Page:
BOSTON, Massachusetts — Even as the COVID-19 vaccine begins to roll out around the globe, the world’s most impoverished nations face an uphill battle in securing enough doses for their people. With wealthier countries buying up the vaccine, effectively “clearing the shelves,” developing countries have largely been left to fend for themselves. In the face of these vaccine inequities, Microsoft founder and philanthropist, Bill Gates, is mounting an effort to ensure vaccine equity, regardless of a country’s income.
The Bill and Melinda Gates Foundation
Expanding access to vaccines has been a primary focus for the Bill and Melinda Gates Foundation for decades. In the late 1990s, after reading a newspaper article on the hundreds of thousands of children who die each year of rotavirus, Gates and his wife established the Gates Foundation. They further established the Bill and Melinda Gates Children’s Vaccine Program, investing $100 million toward the goal of increasing children’s access to life-saving vaccines. In 2010 specifically, the couple invested a further $10 billion in vaccine research, development and distribution, calling for a “Decade of Vaccines.”
The experience it has in fighting global disease puts the Gates Foundation in a unique position to help lead a global COVID-19 inoculation effort. Since its founding, the Gates Foundation has developed partnerships and infrastructure around the world, particularly in low-income countries, that it is mobilizing in its global COVID-19 vaccination efforts. In an interview with the New York Times, a World Health Organization spokesperson labeled the foundation as “unmatched” in its ability to bring together global partners to fight the pandemic.
Investment in COVAX
Wealthy countries have already purchased more than half of the forecasted supply of COVID-19 vaccinations. Several countries have secured enough to inoculate their populations several times over, according to The Economist.
In an effort to increase vaccine access for lower-income countries, Gates has invested millions in COVAX, a global alliance of countries and manufacturers aiming to supply COVID-19 vaccines to some of the world’s most impoverished countries.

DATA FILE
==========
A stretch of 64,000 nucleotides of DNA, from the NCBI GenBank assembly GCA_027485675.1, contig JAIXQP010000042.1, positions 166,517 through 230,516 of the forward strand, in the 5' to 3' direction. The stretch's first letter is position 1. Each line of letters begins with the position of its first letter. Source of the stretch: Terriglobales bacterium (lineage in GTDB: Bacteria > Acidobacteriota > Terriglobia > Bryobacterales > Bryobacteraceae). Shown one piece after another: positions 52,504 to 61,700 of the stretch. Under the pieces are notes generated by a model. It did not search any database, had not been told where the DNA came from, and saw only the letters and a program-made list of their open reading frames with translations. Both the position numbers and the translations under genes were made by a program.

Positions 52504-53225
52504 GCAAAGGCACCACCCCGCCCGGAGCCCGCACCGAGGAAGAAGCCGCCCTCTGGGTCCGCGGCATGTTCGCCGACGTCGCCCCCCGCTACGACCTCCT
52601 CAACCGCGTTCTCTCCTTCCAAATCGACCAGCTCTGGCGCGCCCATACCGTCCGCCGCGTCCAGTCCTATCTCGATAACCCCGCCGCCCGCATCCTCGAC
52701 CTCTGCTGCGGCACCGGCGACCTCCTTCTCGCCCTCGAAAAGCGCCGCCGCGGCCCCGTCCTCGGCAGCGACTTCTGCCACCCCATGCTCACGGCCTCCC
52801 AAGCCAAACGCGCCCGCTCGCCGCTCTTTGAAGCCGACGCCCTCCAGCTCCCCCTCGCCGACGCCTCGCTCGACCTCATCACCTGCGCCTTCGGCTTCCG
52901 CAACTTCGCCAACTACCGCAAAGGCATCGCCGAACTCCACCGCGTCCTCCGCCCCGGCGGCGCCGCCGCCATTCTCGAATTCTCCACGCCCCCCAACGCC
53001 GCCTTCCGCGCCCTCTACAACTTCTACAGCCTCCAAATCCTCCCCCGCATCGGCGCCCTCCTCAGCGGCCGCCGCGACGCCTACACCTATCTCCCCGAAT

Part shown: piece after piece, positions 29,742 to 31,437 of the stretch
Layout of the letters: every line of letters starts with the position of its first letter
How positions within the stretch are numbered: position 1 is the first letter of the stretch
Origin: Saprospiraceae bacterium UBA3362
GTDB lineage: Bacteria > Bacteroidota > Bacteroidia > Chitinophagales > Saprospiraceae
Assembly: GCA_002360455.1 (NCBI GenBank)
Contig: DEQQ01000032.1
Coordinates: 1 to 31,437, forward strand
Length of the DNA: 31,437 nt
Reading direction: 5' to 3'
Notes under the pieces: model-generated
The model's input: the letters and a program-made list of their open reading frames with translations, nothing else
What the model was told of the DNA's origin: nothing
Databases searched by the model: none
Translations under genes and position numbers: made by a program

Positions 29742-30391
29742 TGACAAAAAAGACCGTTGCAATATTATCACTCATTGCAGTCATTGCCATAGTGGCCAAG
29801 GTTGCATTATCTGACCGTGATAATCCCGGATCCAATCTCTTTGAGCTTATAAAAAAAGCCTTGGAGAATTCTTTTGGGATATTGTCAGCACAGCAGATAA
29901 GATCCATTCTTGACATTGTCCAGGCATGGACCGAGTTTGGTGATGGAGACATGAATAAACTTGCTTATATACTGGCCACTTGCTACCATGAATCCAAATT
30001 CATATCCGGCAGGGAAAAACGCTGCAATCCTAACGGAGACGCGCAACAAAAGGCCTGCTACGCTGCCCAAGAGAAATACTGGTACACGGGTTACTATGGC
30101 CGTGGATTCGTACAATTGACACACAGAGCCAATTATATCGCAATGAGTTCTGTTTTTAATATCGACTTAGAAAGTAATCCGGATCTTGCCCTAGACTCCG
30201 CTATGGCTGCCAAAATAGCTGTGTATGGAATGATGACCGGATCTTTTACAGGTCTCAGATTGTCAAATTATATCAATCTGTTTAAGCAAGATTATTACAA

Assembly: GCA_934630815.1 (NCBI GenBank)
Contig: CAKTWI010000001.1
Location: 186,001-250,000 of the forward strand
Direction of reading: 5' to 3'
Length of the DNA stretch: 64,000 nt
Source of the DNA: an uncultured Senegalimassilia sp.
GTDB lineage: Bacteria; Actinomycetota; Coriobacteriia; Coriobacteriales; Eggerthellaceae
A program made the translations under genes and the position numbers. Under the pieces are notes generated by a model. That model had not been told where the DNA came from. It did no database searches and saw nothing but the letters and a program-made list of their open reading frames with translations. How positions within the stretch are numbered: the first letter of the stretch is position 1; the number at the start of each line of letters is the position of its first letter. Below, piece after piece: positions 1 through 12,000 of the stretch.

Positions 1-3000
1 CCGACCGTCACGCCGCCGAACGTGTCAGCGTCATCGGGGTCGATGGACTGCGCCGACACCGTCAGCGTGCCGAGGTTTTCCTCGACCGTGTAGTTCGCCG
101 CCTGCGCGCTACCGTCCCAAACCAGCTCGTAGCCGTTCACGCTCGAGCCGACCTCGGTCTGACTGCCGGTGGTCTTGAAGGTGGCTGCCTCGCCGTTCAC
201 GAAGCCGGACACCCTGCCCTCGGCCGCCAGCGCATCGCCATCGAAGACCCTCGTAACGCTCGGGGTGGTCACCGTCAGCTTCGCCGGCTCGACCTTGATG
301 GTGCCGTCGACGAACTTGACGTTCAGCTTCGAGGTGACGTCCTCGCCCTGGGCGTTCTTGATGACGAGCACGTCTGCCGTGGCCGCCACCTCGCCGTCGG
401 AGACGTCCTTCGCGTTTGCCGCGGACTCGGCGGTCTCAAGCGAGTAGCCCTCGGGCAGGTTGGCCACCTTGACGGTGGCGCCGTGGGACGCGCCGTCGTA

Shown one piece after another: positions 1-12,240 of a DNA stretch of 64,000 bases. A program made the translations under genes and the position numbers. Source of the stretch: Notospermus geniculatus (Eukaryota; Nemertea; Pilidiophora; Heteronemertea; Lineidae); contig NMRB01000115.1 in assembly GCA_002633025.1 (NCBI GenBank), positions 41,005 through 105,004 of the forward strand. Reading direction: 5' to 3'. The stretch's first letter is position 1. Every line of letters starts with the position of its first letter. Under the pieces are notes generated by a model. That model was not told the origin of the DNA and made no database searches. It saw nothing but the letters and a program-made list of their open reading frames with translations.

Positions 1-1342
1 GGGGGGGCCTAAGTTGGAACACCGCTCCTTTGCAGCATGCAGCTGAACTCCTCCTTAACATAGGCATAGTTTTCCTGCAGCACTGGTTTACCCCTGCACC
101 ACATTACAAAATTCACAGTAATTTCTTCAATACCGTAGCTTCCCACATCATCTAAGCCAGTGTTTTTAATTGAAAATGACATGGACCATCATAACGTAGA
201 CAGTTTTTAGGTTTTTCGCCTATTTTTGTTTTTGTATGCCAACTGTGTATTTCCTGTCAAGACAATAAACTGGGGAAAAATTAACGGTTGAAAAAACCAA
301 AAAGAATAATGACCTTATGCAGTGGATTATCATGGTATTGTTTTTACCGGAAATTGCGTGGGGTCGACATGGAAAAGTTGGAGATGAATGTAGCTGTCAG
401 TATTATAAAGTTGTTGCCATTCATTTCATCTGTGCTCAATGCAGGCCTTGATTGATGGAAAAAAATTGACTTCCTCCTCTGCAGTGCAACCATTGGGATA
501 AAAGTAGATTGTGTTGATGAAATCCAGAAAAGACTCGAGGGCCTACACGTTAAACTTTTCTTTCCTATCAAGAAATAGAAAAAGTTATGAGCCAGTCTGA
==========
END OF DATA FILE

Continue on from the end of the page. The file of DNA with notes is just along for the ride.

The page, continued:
COVAX recently secured two billion doses of the vaccine. According to UNICEF, even with these vaccines, low-income countries still face coming up $133 million short on distribution and storage costs.
Urging Leaders to Support Vaccine Equity
Throughout the pandemic, Gates has also met with government officials and international leaders, urging them to fund vaccination efforts in low-income countries. He is actively advocating for these nations during the vaccine development process.
Gates has asked for consideration during the vaccine development process of the obstacles faced by developing countries. For example, vaccines that need multiple doses and cold storage present challenges for low-income nations.
Gates has also worked with U.K. minister, Boris Johnson, and French president, Emmanuel Macron, among other foreign leaders, to secure funding for efforts to increase vaccine access among low-income nations. At the Global Vaccine Summit in June 2020, governments and corporate leaders came together to raise $8.8 billion for Gavi, the global vaccine alliance. Gates helped establish Gavi and pledged 1.6 billion to the organization. The Gates Foundation also donated $100 million toward Gavi’s efforts to secure COVID-19 vaccines for developing countries, building on an initial donation of $50 million that was made in May 2020.
The Importance of Global Vaccine Access
In September 2020, at an online event hosted by WHO, Gates spoke about the importance of the world coming together to support increased vaccine access for middle and low-income countries. In his message, he sums up why vaccine equity is so important. “A vaccine can make COVID-19 a preventable disease and no one should die from a preventable disease simply because the country they live in cannot afford the vaccine.”
– Coalter Palmer